Psychology in Action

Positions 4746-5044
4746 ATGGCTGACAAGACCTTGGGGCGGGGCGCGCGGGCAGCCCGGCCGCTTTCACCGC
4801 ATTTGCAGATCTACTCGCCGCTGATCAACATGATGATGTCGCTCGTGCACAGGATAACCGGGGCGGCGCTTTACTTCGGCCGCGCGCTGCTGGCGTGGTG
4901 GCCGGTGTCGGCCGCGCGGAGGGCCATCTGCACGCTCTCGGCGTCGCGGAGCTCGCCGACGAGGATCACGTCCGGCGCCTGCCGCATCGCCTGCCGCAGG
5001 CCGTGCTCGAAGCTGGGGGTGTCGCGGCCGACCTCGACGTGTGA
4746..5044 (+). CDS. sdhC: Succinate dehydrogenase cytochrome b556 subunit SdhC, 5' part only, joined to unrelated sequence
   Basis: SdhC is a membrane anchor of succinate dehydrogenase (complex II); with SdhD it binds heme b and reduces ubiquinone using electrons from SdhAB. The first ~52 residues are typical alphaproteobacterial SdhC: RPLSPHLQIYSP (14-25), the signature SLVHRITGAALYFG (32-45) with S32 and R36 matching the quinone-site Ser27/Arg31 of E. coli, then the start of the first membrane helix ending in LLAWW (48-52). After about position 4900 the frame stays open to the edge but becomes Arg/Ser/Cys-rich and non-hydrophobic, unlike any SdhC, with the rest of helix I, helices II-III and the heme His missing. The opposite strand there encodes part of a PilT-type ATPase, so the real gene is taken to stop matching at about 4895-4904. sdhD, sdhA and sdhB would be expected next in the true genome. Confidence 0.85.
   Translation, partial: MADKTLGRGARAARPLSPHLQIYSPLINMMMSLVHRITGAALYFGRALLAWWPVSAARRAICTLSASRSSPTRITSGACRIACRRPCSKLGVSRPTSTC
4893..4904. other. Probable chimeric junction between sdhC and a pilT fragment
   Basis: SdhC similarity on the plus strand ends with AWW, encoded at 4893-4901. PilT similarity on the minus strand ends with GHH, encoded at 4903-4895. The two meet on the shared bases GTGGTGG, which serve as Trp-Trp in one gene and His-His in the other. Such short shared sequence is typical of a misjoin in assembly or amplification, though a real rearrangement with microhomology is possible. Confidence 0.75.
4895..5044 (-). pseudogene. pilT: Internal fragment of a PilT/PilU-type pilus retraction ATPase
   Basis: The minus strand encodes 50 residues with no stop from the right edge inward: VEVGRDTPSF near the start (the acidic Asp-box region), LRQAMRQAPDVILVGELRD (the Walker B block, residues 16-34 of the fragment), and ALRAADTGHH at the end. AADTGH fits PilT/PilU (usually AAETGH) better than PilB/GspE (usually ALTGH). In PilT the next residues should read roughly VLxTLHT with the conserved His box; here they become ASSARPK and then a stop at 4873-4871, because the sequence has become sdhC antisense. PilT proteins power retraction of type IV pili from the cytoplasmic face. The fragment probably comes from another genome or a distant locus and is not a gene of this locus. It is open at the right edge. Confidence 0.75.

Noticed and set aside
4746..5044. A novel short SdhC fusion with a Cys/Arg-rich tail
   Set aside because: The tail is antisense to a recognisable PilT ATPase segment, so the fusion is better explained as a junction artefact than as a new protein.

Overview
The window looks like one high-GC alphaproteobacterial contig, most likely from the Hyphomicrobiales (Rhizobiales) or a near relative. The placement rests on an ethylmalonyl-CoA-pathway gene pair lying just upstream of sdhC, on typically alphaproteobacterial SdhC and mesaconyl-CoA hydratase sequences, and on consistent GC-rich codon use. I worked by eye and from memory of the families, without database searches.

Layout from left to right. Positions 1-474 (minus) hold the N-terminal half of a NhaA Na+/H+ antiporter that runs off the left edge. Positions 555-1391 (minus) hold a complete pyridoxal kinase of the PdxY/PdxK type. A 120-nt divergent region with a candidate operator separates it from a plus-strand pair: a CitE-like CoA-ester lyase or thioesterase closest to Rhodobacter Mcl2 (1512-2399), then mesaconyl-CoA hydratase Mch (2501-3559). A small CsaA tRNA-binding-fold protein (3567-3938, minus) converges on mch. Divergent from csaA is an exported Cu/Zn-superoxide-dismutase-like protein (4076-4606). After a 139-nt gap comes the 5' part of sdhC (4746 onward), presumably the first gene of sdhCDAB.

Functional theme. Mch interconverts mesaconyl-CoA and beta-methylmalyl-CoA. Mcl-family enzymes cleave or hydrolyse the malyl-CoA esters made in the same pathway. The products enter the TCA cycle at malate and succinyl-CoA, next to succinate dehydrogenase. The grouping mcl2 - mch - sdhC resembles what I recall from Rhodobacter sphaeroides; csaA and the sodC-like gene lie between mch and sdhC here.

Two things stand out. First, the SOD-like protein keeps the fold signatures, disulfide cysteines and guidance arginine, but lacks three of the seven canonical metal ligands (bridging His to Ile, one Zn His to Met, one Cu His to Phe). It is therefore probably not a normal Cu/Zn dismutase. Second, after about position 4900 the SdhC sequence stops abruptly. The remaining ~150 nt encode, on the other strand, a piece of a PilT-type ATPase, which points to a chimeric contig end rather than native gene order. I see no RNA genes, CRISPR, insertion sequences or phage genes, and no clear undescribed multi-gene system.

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Active Learning Activity 12.6 - "Emotional Genie" Reread the description of the "Motivational Genie" (Activity 12.1). This time inform the class that you are the "Emotional Genie," and you can offer them full control of any ONE emotion. Break the class into groups according to their preferred "emotional control" group--either joy, love, fear, sadness, or anger. Given that the text discusses male/female differences in these five basic emotions, it works well to limit their choices to these emotions. Once students are in their groups, ask them to discuss their choices and then to list their shared reasons on the board at the front of the room. While they are making their lists, take note of any gender differences in the choices. The text mentions that on four of the five emotions women report more intense and frequent reactions--anger was the one exception. Discuss why they think men "outperform" women on this one emotion. Also discuss how these gender differences might affect intimate relationships, friendships, and business interactions. Active Learning Activity 12.7 - Startle Reaction At the beginning of class, ask students to check and record their individual pulse rates. Begin your discussion or lecture for the day and after approximately ten minutes, have a prearranged loud noise sound (alarm clocks, loud radios, etc.). Ask students to take their pulse rate again and record it. Forewarn them that the next noise will come in five minutes. After the second noise, take another pulse rate and compare it to the first and second. This simple exercise is very effective in demonstrating the role of cognitive processes in emotional responses. Expand on this topic and discuss how these same principles apply to prepared childbirth, advance discussion before surgery, and so on. Active Learning Activity 12.8 - Facial Feedback Hypothesis Using the demonstration on page 439, ask one half the class to put a pencil crosswise between their teeth with their mouth closed. Have the other half of the class hold a pencil crosswise with their mouth open and teeth showing. Continue lecturing for several minutes. Now ask the students to privately write down their primary feeling at that moment, including the words "mouth closed" or "mouth open." Collect their papers, "shuffle" them, and redistribute. Then ask for a show of hands for those with papers for "mouth open" who had emotions listed that would be described as pleasant. Put this number on the board. Now ask for a show of hands for those who had papers from the "mouth closed" group and listings of pleasant emotions. Research suggests that the mouth open should produce more pleasant emotions. Discuss your results and the implications of the facial feedback hypothesis. Active Learning Activity 12.9 - Cultural Differences and Similarities in Emotions The text discusses cultural differences and similarities in emotions in the “Gender and Cultural Diversity” section of the text (pp. 432-434). This is a perfect opportunity to ask students from other cultures to participate in a panel discussion. Ask them a few days ahead of time if they would be
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